Easterseals, NJ lawmakers mull fixes to programs for the disabled
One of the foremost nonprofits serving the state's residents with intellectual and developmental disabilities, Easterseals New Jersey is in the midst of a series of virtual meetings with lawmakers in Trenton, this month and next, to try and garner support for two key initiatives.
The first, Easterseals' day habilitation program, provides daytime services and recreational activities for disabled adults, but a 25% cut in funding plus the restrictions of the COVID-19 pandemic have led to the permanent closure of four of what had been nine facilities.
Those nine locations combined served more than 500 people, raising concerns about the viability of smaller organizations that run similar services.
Jacob Caplan, Easterseals NJ advocacy manager, said the last year Easterseals' day habilitation program ran in full, it operated at a six-figure loss — which is obviously not a sustainable business model over time.
"We really have come to a point where it's now or never, if this program is going to continue in the future," Caplan said.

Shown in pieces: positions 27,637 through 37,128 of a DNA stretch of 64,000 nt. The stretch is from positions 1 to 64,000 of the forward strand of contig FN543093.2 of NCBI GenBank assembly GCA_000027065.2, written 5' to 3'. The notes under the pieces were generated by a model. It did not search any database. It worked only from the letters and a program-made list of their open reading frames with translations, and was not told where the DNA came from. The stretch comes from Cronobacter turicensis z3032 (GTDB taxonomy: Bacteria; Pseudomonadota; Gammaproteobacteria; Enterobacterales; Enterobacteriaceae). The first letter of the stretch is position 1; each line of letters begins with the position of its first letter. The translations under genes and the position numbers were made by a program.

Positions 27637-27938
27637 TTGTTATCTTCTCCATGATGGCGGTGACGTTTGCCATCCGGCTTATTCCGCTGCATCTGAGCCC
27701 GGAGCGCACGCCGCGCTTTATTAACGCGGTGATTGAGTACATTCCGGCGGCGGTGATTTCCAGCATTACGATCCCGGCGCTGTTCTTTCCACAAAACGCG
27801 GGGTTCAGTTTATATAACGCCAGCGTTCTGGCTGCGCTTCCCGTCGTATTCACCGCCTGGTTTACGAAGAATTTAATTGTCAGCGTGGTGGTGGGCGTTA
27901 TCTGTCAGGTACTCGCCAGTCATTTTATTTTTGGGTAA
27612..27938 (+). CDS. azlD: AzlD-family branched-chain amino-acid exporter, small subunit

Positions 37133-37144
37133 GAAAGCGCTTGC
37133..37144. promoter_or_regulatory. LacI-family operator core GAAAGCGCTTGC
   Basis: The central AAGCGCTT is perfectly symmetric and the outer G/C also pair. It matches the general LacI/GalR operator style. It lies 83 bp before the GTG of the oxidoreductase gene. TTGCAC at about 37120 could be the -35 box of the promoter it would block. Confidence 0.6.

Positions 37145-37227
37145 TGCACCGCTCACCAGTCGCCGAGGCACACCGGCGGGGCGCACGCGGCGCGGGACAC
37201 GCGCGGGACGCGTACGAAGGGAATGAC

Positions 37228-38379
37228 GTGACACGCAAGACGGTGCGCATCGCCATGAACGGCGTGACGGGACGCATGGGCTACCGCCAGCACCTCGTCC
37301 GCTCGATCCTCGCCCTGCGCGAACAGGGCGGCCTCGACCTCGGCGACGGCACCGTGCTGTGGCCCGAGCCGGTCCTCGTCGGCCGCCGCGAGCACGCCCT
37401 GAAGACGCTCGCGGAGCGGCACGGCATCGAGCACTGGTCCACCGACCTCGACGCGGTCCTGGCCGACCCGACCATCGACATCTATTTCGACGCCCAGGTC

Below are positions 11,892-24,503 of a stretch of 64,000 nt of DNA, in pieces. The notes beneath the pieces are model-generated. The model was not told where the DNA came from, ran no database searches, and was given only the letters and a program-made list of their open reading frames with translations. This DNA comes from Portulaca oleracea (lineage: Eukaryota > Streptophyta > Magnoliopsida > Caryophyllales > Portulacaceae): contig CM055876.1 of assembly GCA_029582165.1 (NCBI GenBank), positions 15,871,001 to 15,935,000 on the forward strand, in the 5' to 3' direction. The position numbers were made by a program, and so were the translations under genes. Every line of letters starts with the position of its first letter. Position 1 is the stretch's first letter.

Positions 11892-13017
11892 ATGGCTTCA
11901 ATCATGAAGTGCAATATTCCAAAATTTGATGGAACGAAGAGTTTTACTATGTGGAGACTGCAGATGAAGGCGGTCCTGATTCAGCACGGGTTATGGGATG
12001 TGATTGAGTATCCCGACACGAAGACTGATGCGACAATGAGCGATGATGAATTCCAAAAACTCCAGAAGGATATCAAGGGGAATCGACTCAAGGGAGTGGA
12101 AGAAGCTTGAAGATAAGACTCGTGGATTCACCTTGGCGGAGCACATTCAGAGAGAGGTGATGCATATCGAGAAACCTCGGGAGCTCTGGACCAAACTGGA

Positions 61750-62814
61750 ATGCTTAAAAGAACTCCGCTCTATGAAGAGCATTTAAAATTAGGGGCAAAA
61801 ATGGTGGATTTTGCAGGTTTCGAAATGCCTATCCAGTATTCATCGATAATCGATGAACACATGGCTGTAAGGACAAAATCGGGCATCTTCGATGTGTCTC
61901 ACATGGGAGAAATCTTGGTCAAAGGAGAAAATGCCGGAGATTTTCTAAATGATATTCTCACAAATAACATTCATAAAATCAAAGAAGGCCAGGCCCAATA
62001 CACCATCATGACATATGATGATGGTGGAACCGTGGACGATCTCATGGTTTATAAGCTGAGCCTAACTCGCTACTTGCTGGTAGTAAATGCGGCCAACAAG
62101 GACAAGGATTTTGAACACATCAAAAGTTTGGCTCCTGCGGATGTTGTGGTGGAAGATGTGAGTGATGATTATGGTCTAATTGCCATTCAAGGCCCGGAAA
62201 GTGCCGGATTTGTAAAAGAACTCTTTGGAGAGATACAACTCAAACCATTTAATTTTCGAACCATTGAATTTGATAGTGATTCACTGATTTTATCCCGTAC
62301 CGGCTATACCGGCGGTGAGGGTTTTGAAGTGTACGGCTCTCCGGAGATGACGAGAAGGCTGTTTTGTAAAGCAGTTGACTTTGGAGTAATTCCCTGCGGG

Easterseals is asking the state for a 15% increase in funding, meaning $30 million in state money that would also qualify for a federal match.
Caplan said the camaraderie built by those involved in day habilitation would be sorely missed, to say nothing of the more general health benefits.
"They enjoy the people that they get to hang out with, they make friends, they get to engage in their community, so we want to be able to continue to operate this program, but we're going to need additional state support," he said.
With regard to telehealth, Caplan said Easterseals supports current legislation that would require telemedicine systems to include accessible communication features for those with disabilities.
He said the population his organization serves has really embraced virtual appointments.
"We've seen our no-show rates for appointments drop by as much as 50%, based on where they used to be for in-person services," Caplan said.
Just like with New Jersey schools, there is a bit of a digital divide for those who don't have the best internet or device access possible, but in this case, it hasn't been the state that's closed the gap.
"In our space, it's really providers who have stepped up to help cross that barrier and ensure accessibility," Caplan said.
Easterseals' "Advocacy Weeks" continue in April, with another round of online discussions scheduled with state legislators to try and settle on solutions.